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So I have an application thats main purpose is to manage customers. My issue is that I'm not sure how to tie everything related to the customer together? For the sake of this post, let's pretend that a customer can have an unlimited number of emails. Below is what I was envisioning:

class Customer {
  private int id;
  private String name;
  private List<Email> emails = new List<Email>();

  public Customer(id, name) {
    this.id = id;
    this.name = name;
  }

  public addEmail(Email email) {
    emails.Add(email);
  }

  public getEmails() {
    return emails;
  }
}

class Email {
  string email;

  public Email(email) {
    this.email = email;
  }
}

Customer newCustomer = new Customer(123, "Dummy Customer");
newCustomer.addEmail(new Email("dummy@abc.com"));

I'm aiming towards this design because this way, say I need to make customers associated to a company representatives I could simply add another list member. Also, I tried Googling but I'm not really sure what this problem is called.

Here are some of the things I am unsure of:

  • How rock solid is this design?
  • As I add new entities to the customer class, wouldn't it get a bit large in terms of what it's responsible for?

Thank you.

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1  
Its been many hours since you asked the question, and got three good answers. You should at least Up-Vote one or more of the answers, and preferably mark one of the answers as "correct". –  abelenky Jun 11 '09 at 6:00
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4 Answers

Your design looks fine.

If customers need multiple email addresses, than making the Customer class contain a list of Email-objects makes complete sense.

The only issue is that it does not enforce uniqueness, in that multiple customers should not share a single email address. (or maybe they could? Can Bob, Mike and Susan all have the email salesteam@megaco.com??)

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The uniqueness of emails is handled by the submit form before entering the database. –  lengtche Jun 10 '09 at 21:12
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I'd agree with ablensky. More information about how you're going to develop this class and the problems you are encountering would help to get a more concrete answer.

FYI: The OO feature you are using is composition if that is any help.

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Your naming is questionable. Is "Email" actually an email address, or is it the text of an email message? From your usage, it is obviously an address, so you might want to right-click->refactor->rename that.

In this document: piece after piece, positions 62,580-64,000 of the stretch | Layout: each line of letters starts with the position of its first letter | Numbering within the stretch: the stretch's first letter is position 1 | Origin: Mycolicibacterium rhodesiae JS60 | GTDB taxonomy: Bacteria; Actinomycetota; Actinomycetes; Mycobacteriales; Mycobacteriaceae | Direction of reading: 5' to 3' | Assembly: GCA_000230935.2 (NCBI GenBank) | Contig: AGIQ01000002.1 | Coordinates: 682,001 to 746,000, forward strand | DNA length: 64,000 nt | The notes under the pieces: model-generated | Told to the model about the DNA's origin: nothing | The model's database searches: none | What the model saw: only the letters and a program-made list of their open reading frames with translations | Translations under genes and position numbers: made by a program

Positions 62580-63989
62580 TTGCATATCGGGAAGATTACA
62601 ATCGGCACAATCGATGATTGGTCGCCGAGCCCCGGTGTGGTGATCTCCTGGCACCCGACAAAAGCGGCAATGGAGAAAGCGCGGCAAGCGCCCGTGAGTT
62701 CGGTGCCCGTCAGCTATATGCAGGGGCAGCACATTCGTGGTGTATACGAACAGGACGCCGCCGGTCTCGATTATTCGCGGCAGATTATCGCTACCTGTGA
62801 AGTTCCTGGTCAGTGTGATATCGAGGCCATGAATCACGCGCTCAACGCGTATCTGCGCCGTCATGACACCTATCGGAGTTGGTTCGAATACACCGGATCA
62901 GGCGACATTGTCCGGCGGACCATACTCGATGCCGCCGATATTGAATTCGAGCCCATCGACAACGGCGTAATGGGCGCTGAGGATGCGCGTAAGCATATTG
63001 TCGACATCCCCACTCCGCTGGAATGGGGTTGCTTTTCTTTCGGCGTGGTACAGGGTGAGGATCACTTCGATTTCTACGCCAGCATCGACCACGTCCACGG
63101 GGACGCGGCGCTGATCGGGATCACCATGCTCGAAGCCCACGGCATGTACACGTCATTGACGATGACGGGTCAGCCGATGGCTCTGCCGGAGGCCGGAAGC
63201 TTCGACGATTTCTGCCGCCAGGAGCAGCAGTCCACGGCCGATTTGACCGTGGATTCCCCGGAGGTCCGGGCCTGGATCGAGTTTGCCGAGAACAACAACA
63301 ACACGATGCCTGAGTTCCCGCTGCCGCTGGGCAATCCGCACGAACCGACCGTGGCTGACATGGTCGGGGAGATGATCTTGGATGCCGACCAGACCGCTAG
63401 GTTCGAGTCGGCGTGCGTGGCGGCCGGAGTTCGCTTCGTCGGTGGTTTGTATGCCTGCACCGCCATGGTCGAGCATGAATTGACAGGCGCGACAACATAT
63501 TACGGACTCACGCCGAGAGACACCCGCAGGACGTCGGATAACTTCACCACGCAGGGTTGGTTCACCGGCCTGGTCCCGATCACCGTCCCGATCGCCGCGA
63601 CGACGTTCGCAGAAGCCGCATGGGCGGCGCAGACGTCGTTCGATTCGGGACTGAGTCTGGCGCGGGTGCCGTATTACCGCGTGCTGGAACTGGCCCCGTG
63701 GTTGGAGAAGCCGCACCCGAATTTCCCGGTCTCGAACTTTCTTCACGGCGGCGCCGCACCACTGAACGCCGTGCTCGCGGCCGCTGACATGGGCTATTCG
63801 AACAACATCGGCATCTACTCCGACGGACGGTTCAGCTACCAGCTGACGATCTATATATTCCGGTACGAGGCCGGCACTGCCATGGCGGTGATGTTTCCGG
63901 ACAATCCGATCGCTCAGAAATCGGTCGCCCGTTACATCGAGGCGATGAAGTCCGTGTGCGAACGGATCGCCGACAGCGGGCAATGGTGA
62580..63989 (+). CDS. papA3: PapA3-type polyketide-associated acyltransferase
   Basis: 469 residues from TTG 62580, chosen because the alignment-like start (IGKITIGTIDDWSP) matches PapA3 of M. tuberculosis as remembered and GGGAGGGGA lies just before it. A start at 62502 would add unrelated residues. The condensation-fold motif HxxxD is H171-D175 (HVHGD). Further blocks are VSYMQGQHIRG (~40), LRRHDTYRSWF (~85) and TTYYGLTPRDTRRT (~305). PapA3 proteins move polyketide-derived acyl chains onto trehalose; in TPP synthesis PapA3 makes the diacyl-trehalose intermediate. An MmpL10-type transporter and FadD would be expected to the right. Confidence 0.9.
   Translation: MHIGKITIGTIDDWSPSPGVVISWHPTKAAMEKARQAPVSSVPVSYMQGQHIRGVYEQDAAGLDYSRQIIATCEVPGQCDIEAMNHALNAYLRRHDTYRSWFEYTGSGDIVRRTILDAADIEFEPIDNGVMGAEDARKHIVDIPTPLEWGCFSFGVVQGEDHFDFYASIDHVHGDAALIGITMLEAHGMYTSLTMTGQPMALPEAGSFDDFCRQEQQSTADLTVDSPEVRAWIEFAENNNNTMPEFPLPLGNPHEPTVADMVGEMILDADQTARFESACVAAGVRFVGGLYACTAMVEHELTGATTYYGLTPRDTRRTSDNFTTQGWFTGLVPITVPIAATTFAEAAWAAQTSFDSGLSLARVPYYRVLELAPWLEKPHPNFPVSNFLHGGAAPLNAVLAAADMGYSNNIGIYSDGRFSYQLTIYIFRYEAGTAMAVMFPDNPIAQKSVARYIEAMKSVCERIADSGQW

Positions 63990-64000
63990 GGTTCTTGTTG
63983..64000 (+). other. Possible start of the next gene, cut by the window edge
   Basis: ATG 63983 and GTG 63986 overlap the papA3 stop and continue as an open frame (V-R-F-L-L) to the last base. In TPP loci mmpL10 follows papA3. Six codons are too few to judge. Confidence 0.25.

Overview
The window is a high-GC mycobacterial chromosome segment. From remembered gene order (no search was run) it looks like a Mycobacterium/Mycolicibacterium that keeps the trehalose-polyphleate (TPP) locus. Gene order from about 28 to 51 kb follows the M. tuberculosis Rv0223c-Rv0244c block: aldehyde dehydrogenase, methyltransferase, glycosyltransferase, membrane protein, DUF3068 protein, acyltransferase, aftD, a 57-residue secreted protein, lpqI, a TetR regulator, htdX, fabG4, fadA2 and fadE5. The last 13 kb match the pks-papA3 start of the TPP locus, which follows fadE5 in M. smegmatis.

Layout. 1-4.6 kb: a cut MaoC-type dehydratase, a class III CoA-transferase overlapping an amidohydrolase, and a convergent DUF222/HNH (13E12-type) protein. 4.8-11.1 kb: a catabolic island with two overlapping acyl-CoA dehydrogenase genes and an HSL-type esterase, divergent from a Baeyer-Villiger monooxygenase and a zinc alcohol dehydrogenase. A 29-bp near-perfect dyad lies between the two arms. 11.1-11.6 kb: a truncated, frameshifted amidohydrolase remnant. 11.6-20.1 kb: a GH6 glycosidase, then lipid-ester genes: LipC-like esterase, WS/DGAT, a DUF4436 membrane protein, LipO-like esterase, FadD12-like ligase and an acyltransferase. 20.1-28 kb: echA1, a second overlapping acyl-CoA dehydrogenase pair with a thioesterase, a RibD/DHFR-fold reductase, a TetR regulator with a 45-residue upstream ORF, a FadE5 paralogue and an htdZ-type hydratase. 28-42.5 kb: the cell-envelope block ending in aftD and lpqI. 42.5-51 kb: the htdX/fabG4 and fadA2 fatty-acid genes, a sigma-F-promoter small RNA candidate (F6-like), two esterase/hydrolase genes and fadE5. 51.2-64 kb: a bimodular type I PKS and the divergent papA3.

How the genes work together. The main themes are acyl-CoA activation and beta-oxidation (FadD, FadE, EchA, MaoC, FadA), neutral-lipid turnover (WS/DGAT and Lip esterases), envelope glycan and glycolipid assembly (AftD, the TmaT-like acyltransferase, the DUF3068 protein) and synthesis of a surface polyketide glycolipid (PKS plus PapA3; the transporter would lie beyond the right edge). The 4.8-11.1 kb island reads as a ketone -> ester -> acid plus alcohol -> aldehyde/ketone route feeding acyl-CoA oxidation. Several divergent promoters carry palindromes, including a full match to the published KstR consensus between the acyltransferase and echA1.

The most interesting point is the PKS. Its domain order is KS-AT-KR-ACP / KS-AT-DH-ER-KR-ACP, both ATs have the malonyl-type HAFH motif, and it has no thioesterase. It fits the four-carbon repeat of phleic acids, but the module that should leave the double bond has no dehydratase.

Why do you bother with an "add emails" method or a "get emails" method? Just expose a public getter property.

Here's how I'd probably do it.

class Customer
{
    int id_;
    string name_;
    public IList<EmailAddress> EmailAddresses{get; private set;}

    public Customer(int id, string name)
    {
        id_ = id;
        name_ = name;
        EmailAddresses = new List<EmailAddress>();
    }
}

var newCustomer = new Customer(123, "Dummy Customer");
newCustomer.EmailAddresses.Add(new EmailAddress("dummy@abc.com"));
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btw, if all you're ever storing in an "EmailAddress" object is a string, just use the string class. Don't create a new type simply to hold a string. Do you anticipate that people will misuse the data if it's not explicitly an 'Email'? Be sure to name your variable/properties clearly and that should not happen. –  dss539 Jun 10 '09 at 21:53
    
I only included the email address for the sake of the question. There are 3-4 other details included with each email address. –  lengtche Jun 10 '09 at 22:08
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Agreed, your design is good, there is no problem in building your object from data it is made up of as you have.

Where you want to be careful is, you don't want your object to contain any business logic, or data access etc. then it would become responsible for more than just representing itself.

Have a look at Single Responsibility Principle here is a great article from Object Mentor

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